Fibrinogenolytic activity: Fibrinogenolytic activity was determined according to the method developed by Ouyang C and Teng CM . In brief, different amounts of daboxin P were pre-incubated with 2 mg/ml fibrinogen (dissolved in 50 mM Tris-Cl, pH 7.5, 0.15 M NaCl) for 24 h at 37°C. For positive control, equal amount of fibrinogen was incubated with thrombin (3 μl of 10 units/ml) while for negative control fibrinogen with 50 mM Tris-Cl, pH 7.5 was incubated under the same experimental conditions. The formation of fibrinogen degradation products were analyzed on 12.5% glycine SDS-PAGE stained with Coomassie Brilliant Blue R-250.
In-vivo anticoagulant activity.
The in-vivo anticoagulant activity of daboxin P was determined by the FeCl3-induced carotid artery thrombosis model with minor modifications [38–40]. Briefly, C57BL/6 male mice (9–11 weeks old, 24–28 g) were anesthetized with ketamine (75 mg/kg) and medetomidine (1 mg/kg) by intraperitoneal injection (i.p.). Daboxin P (10 mg/kg) was injected into the mice (n = 6) via its tail vein. Following this, the right carotid artery was exposed using blunt dissection and a doppler flow probe (Model MA0.5VB, Transonic System Inc., Ithaca, NY, USA) connected to a perivascular flow module (TS420, Transonic System Inc., Ithaca, NY, USA) was then attached to the carotid artery to monitor blood flow. A 2x2 mm piece of filter paper (soaked in 10% FeCl3 solution) was placed on the surface of the carotid artery for 3 min to initiate the thrombus formation. Saline treated mice (n = 5) were considered as the negative control for the experiment. Time-to-occlusion (TTO) is defined as the time taken for the blood flow to reach zero after the application of FeCl3. Maximum measurement time was considered for 60 min after the application of FeCl3. TTO was recorded as 60 min, if no occlusion occurred by this time. The animal experiments were approved by Institutional Animal Care and Use Committee, National University of Singapore
Serine protease specificity.
The effect of daboxin P on the amidolytic activity of serine proteases were determined using specific chromogenic substrates. The activated serine proteases involved in the extrinsic and intrinsic tenase complex namely, FXIIa (60 nM), FXIa (0.125 nM), FIXa (333 nM), FXa (0.43 nM), FVIIa (10 nM), sTF (30 nM) were reconstituted in the activation buffer containing 50 mM Tris-Cl pH 7.4, 1 mg/ml of BSA, 140 mM NaCl and 5 mM CaCl2 . The respective chromogenic substrates, S-2302 (1 mM), S-2366 (1 mM), spectrozyme (0.4 mM), S-2765 (0.65 mM) and S-2288 (500 μM) were reconstituted in milli q water to the desired working concentration. Briefly, to a reaction volume of 200 μl, each of the serine proteases was pre-incubated with different concentration of daboxin P (0.01, 0.1 and 1 μM) for 5 min. Subsequently, respective chromogenic substrates were added to trigger the amidolytic reaction. For each assay, the rate of p-nitroaniline formation upon hydrolysis of the substrate by the specific enzyme was quantified at 405 nm using UV-Vis MultiSkan GO spectrophotometer. The hydrolysis of substrate in the absence of daboxin P was considered as 100%.
Reconstitution of the tenase complexes.
Extrinsic tenase complex (ETC) with and without phospholipids: The extrinsic tenase complex was reconstituted under in-vitro conditions in the presence of FVIIa (5 nM) and Innovin (10X) (tissue factor, thromboplastin and Ca+2 ions) with 67 μM of phospholipid vesicles (DOPC:DOPS 7:3) in the activation buffer. The reaction mixture was incubated at 37°C for 15 min . Similarly, the complex was formed without phospholipids with 20 nM of FVIIa and soluble tissue factor, sTF (60 nM) and incubated for 15 min at 37°C.To both the experiments, different concentrations of daboxin P (0.01, 0.1, 1 and 3 μM) were added and incubated for 15 min. Following this, the reactions were incubated with FX (30 nM) for 15 min. Both the experiments were stopped by addition of quenching buffer (50 mM Tris-Cl pH 7.4, 1 mg/ml of BSA, 140 mM NaCl and 50 mM EDTA). The amount of FXa generated was determined by addition of 500 μM of S-2222 and the rate of hydrolysis was quantified at 405 nm using UV-Vis MultiSkan GO spectrophotometer.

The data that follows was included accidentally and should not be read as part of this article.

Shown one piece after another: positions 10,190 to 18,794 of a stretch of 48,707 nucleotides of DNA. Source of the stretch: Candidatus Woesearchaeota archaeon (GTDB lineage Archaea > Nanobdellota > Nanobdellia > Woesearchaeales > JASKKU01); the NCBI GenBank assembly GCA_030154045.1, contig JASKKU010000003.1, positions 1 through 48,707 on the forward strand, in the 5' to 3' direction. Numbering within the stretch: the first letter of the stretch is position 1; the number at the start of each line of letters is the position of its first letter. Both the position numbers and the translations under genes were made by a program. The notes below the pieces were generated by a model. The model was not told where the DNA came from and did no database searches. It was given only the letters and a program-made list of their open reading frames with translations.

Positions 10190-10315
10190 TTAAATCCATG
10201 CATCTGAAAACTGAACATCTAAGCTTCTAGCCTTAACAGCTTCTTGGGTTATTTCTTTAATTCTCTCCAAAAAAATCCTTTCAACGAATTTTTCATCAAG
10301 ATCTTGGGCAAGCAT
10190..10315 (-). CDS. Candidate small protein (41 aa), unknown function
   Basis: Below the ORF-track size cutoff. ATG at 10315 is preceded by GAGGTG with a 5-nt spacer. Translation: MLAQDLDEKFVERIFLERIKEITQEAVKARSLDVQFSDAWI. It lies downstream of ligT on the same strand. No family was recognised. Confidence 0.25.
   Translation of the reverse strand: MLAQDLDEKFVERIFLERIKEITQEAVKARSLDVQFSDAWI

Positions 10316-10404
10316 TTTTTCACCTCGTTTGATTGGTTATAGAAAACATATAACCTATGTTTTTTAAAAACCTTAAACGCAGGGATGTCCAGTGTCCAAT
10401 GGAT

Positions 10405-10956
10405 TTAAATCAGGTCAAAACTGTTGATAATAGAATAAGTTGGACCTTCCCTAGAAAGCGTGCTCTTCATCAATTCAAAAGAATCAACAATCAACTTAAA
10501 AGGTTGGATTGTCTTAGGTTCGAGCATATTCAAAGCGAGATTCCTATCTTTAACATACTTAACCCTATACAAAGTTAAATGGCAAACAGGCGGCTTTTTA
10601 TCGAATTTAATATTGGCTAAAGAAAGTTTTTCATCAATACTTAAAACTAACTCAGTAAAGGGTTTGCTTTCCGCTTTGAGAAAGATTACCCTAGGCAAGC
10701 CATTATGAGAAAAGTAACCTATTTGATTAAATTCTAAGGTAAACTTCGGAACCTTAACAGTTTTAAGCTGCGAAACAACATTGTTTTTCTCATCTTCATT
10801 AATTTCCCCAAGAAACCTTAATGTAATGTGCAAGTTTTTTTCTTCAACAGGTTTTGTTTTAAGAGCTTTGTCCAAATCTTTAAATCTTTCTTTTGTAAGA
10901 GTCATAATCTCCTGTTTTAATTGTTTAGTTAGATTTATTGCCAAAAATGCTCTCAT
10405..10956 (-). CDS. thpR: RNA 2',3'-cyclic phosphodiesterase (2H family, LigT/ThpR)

Intrinsic tenase complex with and without phospholipids (ITC): Reconstitution of the intrinsic tenase complex under in-vitro conditions was carried out in the presence of phospholipids (67 μM) in activation buffer with FVIIIa, FIXa, FX and Ca+2 ions at 37°C [42,43]. Briefly, 3 nM of FVIII was incubated with 500 pM of thrombin for 10 min to activate FVIII. Thrombin was then deactivated by 10 nM of variegin, a thombin inhibitor from Amblyomma variegatum . After incubation of the reaction mixture with 1 nM of FIXa for 10 min different concentrations of daboxin P (0.01, 0.1, 1 and 3 μM) were added and incubated for 15 min. Following this, 25 nM of FX was added and incubated for 15 min. Similarly, the complex was formed devoid of the phospholipid blend  with FVIII (40 nM) and thrombin (4 nM) and incubated for 10 min. Thrombin was deactivated with 40 nM of variegin. To this 10 nM of FIXa was added and incubated for 10 min. Then, different concentrations of daboxin P (0.01, 0.1, 1 and 3 μM) were incubated for 15 min. Finally, 1 μM of FX was added and incubated for 15 min. The reactions in both the experiments were terminated by addition of the quenching buffer. The amount of FXa generated was quantified by the hydrolysis of the chromogenic substrate S-2222 (500 μM) at 405 nm using UV-Vis MultiSkan GO spectrophotometer.
For determining the inhibitory concentration (IC50) of daboxin P on extrinsic and intrinsic tenase complex, different concentration of daboxin P were pre-incubated with each of the reconstituted complexes described above in the presence of phospholipids in the activation buffer.